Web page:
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The Effective Post-Crisis After-Actions Review

The views expressed are those of the author and do not necessarily reflect the views of ASPA as an organization.

By Joe Jarret
May 28, 2020

Introduction:

 When I was the county attorney for Polk County Florida, the county manager and I ensured that, after every hurricane or other crises, we had a candid after-actions review (AAR), with key personnel. The purpose of the AAR is to identify the best practices we intended to implement during the crisis and for future events, as well as to discuss any mistakes or shortcomings we didn’t want to see repeated. These AARs are done “post-mortem”—after the fact, and well-past any opportunity to change the outcome. However, AARs are a useful tool to identify problems or weaknesses that need to be addressed prior to the next crisis.

The AAR:

The AAR must be an open and honest professional discussion that encourages participation from everyone on the team. It is important to note the overriding purpose of the AAR is to avoid fault-finding or negative criticism. Rather, the emphasis should be on learning, a fact that must be made clear to participants right from the start if you hope to achieve maximum involvement, openness and honesty. This is not the time for finger-pointing or recriminations. An atmosphere must be developed that encourages employees to focus on their response to the crisis, identify ways to sustain what was done well and develop recommendations on ways to overcome obstacles that prevented teams from fully and effectively functioning throughout the crisis.

AARs should be conducted in person whenever possible, unless an ongoing crisis mandates that a phone, teleconference or other electronic method is necessary. In those cases where the meeting needs to be virtual, every effort must be made to ensure communications security. The leader/manager should ensure participation by all team members, and senior management should lead the discussion.

Not Just a Postmortem:

An effective AAR uses accountability in a context that is forward-looking rather than backward-looking. People are expected to remain accountable for learning their own lessons, taking those lessons from one situation and applying them to others and forging unambiguous links between past experience and future performance.

What is Past is Often Prologue:

Although the AAR is a forward-looking tool, it is essential that leaders survey past crises in an effort to identify the learning challenges they posed. I found it most useful to periodically review past AARs to in an effort to avoid similar mistakes in the future. Doing so helps you improve the long-term effectiveness of future responses. Further, leadership should conduct the AAR as soon as possible. For feedback to be effective, it should be timely. Memory does not improve with age. By doing an AAR as soon as the crisis is over, you’ll get a more accurate description of what happened. It is, therefore, crucial that all employees, when feasible, document all of the steps they take during a crisis. This record will assist you in conducting an effective, professional AAR. Further, such a record leads to vital questions that should be asked and answered during the AAR. Some of the questions that should be asked during the AAR include, but are not limited to:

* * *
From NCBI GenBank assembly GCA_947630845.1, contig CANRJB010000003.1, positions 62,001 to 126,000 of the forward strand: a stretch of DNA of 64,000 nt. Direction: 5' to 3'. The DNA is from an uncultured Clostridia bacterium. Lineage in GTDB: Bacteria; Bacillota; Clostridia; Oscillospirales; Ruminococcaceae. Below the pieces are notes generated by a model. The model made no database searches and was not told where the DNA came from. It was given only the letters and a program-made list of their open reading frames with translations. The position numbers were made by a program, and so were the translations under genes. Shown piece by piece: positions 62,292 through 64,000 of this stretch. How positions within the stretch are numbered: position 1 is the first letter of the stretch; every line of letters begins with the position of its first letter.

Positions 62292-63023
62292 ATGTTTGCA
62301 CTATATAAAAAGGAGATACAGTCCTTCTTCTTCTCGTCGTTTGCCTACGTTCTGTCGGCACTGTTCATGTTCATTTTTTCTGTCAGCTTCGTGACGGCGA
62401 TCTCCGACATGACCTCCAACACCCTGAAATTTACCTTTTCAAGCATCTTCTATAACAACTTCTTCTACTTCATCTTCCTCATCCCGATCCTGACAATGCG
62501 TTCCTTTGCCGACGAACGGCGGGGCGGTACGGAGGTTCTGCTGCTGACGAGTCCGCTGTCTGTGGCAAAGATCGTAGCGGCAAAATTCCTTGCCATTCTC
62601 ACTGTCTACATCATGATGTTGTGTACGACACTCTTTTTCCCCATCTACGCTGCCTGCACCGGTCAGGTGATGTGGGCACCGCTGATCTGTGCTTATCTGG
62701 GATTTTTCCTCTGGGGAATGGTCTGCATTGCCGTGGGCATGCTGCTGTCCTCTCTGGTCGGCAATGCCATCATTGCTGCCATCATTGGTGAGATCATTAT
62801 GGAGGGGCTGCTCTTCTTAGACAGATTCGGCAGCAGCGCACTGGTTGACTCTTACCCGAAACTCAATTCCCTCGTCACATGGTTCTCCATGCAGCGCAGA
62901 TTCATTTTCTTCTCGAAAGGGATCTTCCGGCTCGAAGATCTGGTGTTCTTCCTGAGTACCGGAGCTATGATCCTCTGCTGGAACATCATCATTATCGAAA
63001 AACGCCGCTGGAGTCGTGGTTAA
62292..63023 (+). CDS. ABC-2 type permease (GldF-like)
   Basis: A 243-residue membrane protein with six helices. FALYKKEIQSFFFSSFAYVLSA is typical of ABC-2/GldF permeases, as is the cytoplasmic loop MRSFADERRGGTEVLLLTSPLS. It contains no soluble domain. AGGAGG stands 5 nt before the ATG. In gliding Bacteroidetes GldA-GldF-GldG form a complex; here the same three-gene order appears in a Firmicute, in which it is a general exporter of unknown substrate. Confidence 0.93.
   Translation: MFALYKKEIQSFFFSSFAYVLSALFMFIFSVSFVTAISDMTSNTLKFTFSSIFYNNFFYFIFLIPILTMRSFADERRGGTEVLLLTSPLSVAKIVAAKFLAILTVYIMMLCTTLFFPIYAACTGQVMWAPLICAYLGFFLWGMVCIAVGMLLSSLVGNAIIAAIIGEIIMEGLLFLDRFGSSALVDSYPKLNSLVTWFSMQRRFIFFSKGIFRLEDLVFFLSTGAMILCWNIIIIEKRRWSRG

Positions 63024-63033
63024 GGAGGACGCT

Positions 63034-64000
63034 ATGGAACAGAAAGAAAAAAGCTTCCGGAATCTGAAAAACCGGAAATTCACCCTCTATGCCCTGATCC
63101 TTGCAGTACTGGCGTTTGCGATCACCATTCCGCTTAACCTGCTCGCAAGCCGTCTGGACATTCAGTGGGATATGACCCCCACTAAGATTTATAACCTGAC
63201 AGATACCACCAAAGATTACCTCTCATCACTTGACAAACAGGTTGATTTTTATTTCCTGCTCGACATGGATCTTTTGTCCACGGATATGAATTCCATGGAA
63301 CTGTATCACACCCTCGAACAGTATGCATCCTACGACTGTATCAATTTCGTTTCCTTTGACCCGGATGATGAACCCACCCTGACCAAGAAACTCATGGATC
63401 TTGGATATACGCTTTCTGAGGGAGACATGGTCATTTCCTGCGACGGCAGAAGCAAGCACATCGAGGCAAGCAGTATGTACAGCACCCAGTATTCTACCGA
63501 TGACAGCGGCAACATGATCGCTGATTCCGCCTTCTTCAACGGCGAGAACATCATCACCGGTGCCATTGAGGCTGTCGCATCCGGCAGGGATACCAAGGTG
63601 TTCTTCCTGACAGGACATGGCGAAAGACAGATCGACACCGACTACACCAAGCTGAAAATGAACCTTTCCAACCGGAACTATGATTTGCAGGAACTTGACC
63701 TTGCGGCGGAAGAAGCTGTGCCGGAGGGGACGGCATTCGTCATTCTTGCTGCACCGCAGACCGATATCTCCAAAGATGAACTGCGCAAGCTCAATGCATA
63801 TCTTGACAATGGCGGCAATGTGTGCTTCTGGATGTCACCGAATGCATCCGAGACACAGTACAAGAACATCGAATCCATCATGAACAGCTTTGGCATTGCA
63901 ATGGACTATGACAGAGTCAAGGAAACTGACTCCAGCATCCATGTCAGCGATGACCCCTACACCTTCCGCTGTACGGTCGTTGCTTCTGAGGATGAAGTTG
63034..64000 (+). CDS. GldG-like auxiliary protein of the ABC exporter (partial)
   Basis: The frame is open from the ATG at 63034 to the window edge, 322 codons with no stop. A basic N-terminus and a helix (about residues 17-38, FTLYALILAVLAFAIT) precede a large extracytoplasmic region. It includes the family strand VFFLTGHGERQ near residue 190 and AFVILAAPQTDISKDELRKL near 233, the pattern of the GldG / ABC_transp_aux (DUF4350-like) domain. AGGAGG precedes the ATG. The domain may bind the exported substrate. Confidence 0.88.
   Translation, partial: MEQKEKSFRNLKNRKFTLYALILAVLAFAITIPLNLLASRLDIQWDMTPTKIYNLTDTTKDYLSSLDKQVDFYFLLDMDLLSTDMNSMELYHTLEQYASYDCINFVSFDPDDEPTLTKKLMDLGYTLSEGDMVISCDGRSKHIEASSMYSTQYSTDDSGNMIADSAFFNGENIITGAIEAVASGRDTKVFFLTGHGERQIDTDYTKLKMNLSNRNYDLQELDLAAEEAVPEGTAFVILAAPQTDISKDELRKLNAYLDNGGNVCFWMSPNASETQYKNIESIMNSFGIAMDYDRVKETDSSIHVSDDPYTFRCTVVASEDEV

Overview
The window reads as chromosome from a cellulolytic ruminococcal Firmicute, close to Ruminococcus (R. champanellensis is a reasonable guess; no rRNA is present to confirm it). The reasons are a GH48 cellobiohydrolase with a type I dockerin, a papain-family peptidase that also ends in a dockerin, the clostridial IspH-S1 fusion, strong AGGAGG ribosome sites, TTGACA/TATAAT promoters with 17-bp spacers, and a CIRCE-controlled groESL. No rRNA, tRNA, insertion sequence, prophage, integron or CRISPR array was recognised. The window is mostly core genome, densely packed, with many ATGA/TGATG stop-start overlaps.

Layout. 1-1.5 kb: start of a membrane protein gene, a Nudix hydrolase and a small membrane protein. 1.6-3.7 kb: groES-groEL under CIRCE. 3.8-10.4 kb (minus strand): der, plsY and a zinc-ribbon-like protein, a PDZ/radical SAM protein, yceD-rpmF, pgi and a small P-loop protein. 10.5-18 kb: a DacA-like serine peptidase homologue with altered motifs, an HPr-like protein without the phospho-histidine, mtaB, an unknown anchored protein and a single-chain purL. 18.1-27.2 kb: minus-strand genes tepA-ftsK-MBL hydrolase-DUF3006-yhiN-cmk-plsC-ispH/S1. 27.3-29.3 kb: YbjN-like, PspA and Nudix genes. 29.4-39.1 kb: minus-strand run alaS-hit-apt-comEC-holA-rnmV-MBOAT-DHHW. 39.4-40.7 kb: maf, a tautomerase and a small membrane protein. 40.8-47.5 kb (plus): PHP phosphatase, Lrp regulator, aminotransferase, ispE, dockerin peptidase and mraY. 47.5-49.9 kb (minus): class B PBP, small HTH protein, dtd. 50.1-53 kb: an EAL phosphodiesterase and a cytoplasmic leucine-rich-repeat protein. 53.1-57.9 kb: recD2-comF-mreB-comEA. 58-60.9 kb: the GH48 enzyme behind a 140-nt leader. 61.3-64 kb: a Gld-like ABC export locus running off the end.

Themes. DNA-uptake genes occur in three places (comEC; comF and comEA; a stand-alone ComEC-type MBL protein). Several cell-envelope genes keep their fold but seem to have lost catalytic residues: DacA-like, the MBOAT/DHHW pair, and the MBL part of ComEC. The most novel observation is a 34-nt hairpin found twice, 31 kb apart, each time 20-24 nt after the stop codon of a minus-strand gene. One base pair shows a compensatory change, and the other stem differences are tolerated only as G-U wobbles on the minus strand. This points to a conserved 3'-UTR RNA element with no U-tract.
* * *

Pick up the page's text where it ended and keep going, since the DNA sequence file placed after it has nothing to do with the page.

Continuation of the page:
• What were our original objectives? Did we meet them?
  • When problems arose, and did we optimally solve them?
  • Were there any setbacks beyond our control? If so, did we take steps to mitigate the impact of these situations?
  • Did managers and supervisors/team leaders feel they received adequate training to complete the mission at hand?
  • Were all instructions and expectations made clear prior to the crisis?
  • What were some of our noteworthy successes during the crisis? Who or what was responsible for them?
  • How did we utilize technology during the crisis? Was the tech we used easy to implement, maintain and navigate? Did it provide useful data for analysis?
  • In the event the grid failed, what low-tech backup systems were available/implemented?
  • Did the general public express, valid or otherwise, any concerns about service delivery?

Summary:

A critical part of any well-designed crisis management plan is an effective, timely AAR. As discussed above, this reflective process can pinpoint the weaknesses in an existing plan and suggest appropriate solutions in the event of future crises. When employees are assured that everyone’s views have equal value, that no blame will be assessed, that there are no right or wrong answers and leadership is open to new ideas, you are on your way towards an effective, no-nonsense AAR.


Author: Joseph G. Jarret is a public sector manager, attorney, and mediator who has served several state and local governmental entities in Florida and Tennessee. A former United States Army Armored Cavalry Office with service overseas, he lectures on behalf of the Master of Public Policy and Administration program in the Department of Political Science at the University of Tennessee, Knoxville. He holds the B.S. in Criminal Justice, a Masters in Public Administration, a Juris Doctorate, and is a candidate for the Ph.D. in Educational Leadership from the University of Tennessee.

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